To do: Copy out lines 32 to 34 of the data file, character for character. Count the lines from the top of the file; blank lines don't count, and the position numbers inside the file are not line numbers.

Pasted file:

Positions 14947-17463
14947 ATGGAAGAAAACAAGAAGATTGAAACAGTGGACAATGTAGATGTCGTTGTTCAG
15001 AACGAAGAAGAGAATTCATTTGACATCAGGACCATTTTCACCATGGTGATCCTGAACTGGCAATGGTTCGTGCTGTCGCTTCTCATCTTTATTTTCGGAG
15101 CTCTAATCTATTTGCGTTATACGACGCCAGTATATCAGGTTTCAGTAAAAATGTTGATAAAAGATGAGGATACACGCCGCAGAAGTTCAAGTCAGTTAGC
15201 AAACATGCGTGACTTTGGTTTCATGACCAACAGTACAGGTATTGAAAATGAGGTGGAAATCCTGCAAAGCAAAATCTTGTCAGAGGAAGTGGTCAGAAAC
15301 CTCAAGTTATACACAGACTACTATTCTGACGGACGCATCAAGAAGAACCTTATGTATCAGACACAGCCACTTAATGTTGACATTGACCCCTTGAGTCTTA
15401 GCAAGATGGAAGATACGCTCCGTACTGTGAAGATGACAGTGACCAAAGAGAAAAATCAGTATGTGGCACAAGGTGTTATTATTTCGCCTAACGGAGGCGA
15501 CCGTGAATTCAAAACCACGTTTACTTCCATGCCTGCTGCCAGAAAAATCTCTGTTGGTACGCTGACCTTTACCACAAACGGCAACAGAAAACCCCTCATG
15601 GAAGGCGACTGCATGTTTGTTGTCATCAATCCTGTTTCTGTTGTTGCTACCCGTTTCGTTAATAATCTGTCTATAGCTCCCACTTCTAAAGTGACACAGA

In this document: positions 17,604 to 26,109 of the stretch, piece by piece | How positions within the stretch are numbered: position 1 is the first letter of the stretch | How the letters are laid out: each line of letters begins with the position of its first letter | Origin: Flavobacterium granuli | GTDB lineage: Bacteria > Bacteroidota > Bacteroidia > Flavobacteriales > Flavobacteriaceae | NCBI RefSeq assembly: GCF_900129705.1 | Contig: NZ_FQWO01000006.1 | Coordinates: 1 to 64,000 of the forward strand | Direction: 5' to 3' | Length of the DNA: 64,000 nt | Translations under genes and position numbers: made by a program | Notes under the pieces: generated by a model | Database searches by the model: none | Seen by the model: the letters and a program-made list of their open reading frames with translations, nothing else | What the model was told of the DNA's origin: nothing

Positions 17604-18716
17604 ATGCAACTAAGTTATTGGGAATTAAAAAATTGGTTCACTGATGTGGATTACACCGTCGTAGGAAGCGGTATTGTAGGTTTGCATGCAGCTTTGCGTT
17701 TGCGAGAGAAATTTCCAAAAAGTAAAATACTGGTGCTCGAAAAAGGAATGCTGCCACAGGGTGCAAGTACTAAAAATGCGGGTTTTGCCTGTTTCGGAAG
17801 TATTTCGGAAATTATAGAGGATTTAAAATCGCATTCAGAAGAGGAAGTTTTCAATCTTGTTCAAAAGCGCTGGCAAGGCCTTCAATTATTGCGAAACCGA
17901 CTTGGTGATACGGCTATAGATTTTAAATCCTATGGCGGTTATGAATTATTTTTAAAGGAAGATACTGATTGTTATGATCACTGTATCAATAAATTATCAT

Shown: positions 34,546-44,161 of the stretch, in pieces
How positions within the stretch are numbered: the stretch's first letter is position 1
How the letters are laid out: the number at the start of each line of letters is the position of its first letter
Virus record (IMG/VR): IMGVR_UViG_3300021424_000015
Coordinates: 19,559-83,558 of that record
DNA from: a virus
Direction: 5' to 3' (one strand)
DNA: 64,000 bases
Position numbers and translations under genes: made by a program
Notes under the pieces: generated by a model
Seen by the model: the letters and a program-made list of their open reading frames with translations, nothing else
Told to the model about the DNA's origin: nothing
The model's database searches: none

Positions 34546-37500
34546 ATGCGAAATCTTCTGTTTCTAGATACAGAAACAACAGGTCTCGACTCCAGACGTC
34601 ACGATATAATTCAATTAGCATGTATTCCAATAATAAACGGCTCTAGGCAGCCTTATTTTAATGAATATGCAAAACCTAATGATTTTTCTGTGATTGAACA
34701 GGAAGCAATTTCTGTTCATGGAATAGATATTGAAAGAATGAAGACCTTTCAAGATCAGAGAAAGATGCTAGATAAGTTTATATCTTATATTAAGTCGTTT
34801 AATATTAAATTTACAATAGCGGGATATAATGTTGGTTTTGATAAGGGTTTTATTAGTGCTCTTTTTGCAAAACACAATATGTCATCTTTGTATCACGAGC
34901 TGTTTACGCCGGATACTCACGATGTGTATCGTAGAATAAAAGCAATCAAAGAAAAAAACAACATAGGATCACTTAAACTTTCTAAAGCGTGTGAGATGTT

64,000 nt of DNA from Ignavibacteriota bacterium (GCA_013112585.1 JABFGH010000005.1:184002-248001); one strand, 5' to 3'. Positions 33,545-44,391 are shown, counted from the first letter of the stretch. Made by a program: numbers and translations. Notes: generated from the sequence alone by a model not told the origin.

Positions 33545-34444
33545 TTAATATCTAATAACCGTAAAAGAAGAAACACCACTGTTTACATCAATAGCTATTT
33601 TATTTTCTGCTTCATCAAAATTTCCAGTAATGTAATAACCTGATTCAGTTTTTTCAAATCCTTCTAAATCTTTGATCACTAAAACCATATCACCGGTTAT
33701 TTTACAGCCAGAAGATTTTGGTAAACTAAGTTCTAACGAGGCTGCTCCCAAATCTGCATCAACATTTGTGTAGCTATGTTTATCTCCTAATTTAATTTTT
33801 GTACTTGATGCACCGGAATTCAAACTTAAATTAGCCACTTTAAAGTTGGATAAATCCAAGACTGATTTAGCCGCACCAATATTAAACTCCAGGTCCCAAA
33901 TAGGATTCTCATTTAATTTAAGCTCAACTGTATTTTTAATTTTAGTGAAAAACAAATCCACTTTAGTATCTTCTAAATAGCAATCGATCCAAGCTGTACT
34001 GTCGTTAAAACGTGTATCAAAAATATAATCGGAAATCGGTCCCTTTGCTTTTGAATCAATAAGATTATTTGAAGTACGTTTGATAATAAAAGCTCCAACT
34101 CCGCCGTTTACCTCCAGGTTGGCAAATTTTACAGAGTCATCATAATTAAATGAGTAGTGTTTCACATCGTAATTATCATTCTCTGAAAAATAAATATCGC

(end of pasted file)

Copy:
34701 GGAAGCAATTTCTGTTCATGGAATAGATATTGAAAGAATGAAGACCTTTCAAGATCAGAGAAAGATGCTAGATAAGTTTATATCTTATATTAAGTCGTTT
34801 AATATTAAATTTACAATAGCGGGATATAATGTTGGTTTTGATAAGGGTTTTATTAGTGCTCTTTTTGCAAAACACAATATGTCATCTTTGTATCACGAGC
34901 TGTTTACGCCGGATACTCACGATGTGTATCGTAGAATAAAAGCAATCAAAGAAAAAAACAACATAGGATCACTTAAACTTTCTAAAGCGTGTGAGATGTT